Profitable Grape Wine Production Business. Fruit Wine Industry in India. How to Start Your Own Winery Business
Grape wines are more popular than the fruit wines. But, customers are shifting towards fruit wines as they have a wide variety of products along with having the ability to please people with different tastes. The customers with habits of trying new varieties of wines are motivating the producers to constantly produce new flavors of fruit wines. The health benefits of fruit wines, style and brand appeal, royal fragrance, ability to fit any cuisine, and refreshing taste attract customers to consume various types of fruit wines. And the popularity is increasing rapidly in India.
Grape wine is actually a fermented grape juice. Broadly, there are three different types of wines. These are fortified, sparkling and table. Generally, fortified wines have the higher alcohol content (around 14 to 30%). However, these are less perishable and you can get it stable without pasteurization.
India is a large market for grape wine. In addition, the market is growing very fast. Nowadays, consumers can buy good quality wines from the supermarkets and shopping malls. In addition, online selling allows customers to get the products at their doorsteps. Earlier the choice was limited. Now there are over 200 wine labels available in Mumbai alone. Also, there is a growing demand for Indian wines outside the country.
Availability of good quality Indian wine at half the price has resulted in a continuous increase in demand. Gradual awareness about the basic difference between wines and hard drinks is also helping the wine industry. Thus, India provides a large virgin market for wine.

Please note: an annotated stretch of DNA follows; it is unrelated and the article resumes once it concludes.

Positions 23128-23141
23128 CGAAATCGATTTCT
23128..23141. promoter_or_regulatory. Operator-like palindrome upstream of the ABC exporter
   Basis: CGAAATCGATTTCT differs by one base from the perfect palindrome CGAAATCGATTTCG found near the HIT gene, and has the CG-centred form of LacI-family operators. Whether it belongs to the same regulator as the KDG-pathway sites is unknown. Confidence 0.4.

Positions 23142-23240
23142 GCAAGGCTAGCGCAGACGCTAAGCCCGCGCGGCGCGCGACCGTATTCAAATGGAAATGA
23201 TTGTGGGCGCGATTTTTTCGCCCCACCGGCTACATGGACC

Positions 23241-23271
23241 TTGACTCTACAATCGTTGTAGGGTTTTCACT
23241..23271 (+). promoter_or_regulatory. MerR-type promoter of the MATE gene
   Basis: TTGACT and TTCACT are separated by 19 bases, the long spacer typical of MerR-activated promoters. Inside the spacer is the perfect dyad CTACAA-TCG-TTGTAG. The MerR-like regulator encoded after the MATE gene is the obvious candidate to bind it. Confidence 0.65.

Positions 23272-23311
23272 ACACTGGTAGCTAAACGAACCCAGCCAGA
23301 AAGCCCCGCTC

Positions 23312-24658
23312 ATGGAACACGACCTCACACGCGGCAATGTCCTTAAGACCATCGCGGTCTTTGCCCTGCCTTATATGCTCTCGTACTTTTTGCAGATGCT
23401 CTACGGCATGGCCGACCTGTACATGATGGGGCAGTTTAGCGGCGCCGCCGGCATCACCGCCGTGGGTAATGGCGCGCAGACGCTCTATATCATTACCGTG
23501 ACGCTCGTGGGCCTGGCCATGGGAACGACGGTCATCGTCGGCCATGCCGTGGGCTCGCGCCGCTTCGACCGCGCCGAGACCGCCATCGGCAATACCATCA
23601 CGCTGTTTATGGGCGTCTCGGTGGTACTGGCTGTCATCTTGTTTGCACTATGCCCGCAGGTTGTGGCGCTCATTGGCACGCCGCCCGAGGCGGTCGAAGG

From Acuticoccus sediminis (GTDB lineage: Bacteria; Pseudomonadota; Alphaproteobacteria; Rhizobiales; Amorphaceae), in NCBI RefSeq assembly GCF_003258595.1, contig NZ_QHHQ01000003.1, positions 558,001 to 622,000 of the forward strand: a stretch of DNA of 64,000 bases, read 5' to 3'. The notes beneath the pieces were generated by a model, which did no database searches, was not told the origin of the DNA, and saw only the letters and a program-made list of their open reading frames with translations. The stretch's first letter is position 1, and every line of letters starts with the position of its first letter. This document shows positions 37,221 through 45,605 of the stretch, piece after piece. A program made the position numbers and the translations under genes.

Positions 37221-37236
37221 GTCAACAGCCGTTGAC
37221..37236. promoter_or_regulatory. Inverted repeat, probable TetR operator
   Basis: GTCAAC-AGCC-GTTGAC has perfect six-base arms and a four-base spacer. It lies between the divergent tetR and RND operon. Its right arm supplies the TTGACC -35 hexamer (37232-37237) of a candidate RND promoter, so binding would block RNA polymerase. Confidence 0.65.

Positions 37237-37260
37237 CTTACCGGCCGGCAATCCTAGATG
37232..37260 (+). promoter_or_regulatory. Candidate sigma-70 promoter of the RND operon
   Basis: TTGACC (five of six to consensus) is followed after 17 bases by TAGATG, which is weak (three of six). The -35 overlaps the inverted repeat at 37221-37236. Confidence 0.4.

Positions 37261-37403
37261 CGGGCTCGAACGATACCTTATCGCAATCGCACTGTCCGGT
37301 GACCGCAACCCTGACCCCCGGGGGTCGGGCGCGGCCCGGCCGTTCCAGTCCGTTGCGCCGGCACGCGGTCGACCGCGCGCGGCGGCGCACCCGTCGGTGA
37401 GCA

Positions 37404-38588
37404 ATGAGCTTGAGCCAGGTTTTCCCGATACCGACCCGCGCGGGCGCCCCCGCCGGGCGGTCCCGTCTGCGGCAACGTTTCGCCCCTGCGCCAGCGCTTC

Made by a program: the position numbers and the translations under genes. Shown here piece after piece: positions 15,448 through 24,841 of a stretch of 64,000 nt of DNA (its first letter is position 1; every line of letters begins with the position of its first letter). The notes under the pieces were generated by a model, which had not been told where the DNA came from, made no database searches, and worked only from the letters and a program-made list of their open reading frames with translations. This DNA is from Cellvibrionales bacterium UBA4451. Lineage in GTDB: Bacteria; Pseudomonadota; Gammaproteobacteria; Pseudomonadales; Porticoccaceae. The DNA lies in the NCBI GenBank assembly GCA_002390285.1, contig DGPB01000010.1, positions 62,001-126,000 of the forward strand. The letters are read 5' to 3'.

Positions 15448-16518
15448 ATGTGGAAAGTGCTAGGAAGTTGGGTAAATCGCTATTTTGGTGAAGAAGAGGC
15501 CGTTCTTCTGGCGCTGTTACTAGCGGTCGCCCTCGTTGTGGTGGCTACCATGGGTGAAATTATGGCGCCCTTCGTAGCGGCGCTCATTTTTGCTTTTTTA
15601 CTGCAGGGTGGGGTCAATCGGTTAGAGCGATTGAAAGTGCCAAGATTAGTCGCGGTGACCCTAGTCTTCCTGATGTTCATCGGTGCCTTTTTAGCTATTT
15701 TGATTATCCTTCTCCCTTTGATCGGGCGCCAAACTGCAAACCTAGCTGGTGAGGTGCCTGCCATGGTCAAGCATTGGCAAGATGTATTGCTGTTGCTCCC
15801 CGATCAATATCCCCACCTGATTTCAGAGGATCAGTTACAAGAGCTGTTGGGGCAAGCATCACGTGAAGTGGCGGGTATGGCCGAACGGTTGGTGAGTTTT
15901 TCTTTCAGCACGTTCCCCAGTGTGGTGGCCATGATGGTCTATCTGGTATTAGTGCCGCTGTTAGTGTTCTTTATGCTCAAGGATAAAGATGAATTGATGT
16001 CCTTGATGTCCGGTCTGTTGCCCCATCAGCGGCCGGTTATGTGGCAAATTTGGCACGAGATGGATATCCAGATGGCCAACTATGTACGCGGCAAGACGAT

The grape wine industry in Maharashtra, particularly in Nashik and Sangli districts, has registered tremendous growth in the last few years. Currently, total grape wine production in India is 1.04 crore litres, of which 94.79 lakh litres is produced in Maharashtra. The total investment in wineries in the state stands at Rs 160.31 crore.
Wine consumption is primarily based on consumers’ preference for taste. The wide variety of grapes, different soil and climate conditions, and various winemaking and viticulture practices affect the quality, taste and appearance of wine. Hence, the consumers naturally demand for information regarding the properties of wine such as from which grape variety it was produced, where the vineyard was, or in which vintage it was produced.
Wine is expected to perform well over the forecast period as increasing excise and trade restrictions on other spirits have led to many consumers shifting to wine. Additionally, a growing number of middle-income consumers in the country have been gradually developing a taste for wine.
Rising youth population together with growing affluence amid middle-class, penchant for exotic tourism and other related factors are likely to push the growth of emerging wine industry in India.
Fruit wine is prepared from the juice of a ripe fruit and fermented naturally with yeast. The alcohol formation in the fruit wine is through natural fermentation of the fruits and its content primarily varies in between 5% to 15%. In order to increase alcohol content, yeasts requires sugar for generation of alcohol. The process called capitalization is an alcohol enrichment process by addition of sugar in the fruit wine.
The market is valued at USD 287.39 billion in 2016 and is expected to reach USD 402 billion by 2023, at a 5.8% CAGR during the forecast period 2018 - 2023. The wine market is huge, largely dominated by the European and North American countries. The USA, France, Italy, and Spain are the largest producers and consumers of wine. In the international trade, the European region has more than 50% share of the global wine trade. Currently, there are about one million small and big wine makers globally and the world’s most famous brands (around 84%) are French. The wine consumption is declining in the traditional markets. It is growing rapidly (x4 since 2000) in the Asian markets. Asia-Pacific accounts for 16% of value of global wine imports.